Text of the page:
Farm and Ranch Land
The Census of Agriculture tracks land uses on farm operations as reported by farm operators. Major categories include: total cropland, total woodland, permanent pasture and rangeland, and all other land including farmsteads, buildings, livestock facilities, ponds, roads, etc. Combined, these categories equal “land in farms.” From 2012 to 2017, land in farms dropped from 914,527,657 acres to 900,217,576 acres. This represents a 2 percent decrease, but continues a steady decline that has resulted in a 86,579,003 million acre decrease in land devoted to agriculture since 1982.
Declines in land in farms are concerning. Land that is no longer part of a farm may be more vulnerable to development; a shrinking supply of land in active agricultural use may create additional barriers for beginning and established farmers seeking suitable land (e.g., costs associated with clearing and restoring agricultural use); and a smaller pool of land devoted to agriculture may limit opportunities to establish sound farming practices and/or management systems.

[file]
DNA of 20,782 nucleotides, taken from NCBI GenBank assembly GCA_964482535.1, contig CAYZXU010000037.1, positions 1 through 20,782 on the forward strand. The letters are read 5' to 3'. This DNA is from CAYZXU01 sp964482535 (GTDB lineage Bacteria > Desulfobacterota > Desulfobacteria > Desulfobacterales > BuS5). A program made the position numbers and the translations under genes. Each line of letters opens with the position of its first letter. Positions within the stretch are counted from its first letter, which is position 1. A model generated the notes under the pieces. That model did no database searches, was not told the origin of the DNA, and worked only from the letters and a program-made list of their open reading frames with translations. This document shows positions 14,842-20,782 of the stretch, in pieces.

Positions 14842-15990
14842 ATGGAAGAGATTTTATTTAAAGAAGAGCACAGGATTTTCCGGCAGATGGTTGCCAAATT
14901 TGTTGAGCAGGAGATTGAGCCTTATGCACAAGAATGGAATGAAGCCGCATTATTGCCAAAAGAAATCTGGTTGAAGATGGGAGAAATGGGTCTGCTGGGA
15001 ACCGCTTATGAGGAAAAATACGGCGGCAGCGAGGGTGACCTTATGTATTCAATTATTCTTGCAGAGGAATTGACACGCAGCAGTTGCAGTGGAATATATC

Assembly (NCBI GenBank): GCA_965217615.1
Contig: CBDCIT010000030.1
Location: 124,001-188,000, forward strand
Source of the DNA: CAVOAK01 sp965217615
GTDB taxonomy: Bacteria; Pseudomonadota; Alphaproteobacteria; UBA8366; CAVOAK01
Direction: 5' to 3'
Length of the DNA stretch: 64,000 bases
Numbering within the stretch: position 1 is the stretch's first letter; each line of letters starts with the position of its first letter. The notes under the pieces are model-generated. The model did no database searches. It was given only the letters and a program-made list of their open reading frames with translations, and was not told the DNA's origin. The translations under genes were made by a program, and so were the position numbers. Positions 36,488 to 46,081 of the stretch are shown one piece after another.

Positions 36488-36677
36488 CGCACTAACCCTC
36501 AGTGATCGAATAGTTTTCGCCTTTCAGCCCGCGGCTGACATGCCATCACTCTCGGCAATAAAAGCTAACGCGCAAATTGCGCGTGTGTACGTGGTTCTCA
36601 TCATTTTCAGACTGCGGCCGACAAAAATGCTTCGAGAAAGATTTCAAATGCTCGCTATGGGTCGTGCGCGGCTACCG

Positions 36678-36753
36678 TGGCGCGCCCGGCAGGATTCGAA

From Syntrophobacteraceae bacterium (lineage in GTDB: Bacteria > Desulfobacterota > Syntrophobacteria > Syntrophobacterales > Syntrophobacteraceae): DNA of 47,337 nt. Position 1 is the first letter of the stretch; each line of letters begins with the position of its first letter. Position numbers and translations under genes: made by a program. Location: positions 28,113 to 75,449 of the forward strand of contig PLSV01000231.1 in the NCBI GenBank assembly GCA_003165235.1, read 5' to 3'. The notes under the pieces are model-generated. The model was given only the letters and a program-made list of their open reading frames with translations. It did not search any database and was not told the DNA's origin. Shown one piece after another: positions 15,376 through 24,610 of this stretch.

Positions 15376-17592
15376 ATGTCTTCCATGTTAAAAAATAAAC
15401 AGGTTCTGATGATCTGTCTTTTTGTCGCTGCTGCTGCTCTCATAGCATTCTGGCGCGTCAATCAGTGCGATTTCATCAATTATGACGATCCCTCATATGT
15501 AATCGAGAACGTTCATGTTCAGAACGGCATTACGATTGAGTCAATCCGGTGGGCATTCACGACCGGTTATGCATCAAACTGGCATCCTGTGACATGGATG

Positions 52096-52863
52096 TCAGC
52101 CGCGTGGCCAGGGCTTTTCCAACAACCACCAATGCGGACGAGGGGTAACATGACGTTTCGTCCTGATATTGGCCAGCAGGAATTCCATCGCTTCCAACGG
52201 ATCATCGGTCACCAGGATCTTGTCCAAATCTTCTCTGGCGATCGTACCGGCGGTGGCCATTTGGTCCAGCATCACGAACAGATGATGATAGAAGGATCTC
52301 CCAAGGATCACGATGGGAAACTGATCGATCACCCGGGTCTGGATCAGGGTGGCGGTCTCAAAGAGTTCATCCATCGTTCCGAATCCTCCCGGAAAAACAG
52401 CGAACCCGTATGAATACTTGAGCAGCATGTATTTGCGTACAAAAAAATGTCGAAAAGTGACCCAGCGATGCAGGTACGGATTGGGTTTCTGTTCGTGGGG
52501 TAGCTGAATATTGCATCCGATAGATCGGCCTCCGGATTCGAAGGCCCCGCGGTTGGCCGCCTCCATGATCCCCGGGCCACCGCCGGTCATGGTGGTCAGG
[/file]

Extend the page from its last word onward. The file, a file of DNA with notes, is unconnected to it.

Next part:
Land in Farms
- Fewer acres of land in farms: Down 14,310,081 acres (a two percent drop)
- Most states saw a decline: 34 states experienced a reduction in land in farms
- Biggest acre losses: Texas, New Mexico, Montana, Wyoming and California
- Largest percentage decreases: Rhode Island, Connecticut, New Hampshire, Maine, Massachusetts—four of the five reported double-digit percentage decreases
- Little change in share of land devoted to agriculture: Land in farms hovers at 40 percent of the nation’s land area
- The good news is complicated: 16 states experienced upticks in land in farms amid the nationwide decline. We’ll be looking to see if increases in land in farms coincide with increases in the number of farms, producers, or beginning producers.
Net changes in land in farms can be misleading. They provide one measure of the magnitude of agricultural activity, but do not tell us what is happening to the resource base. Decreases in land in farms, for example, do not equate to or represent conversion; they indicate that land has been taken out of active production. This land is likely to be vulnerable to conversion, particularly in areas experiencing development pressure. A better source for information about development and dynamic changes in land cover/use is the National Resources Inventory.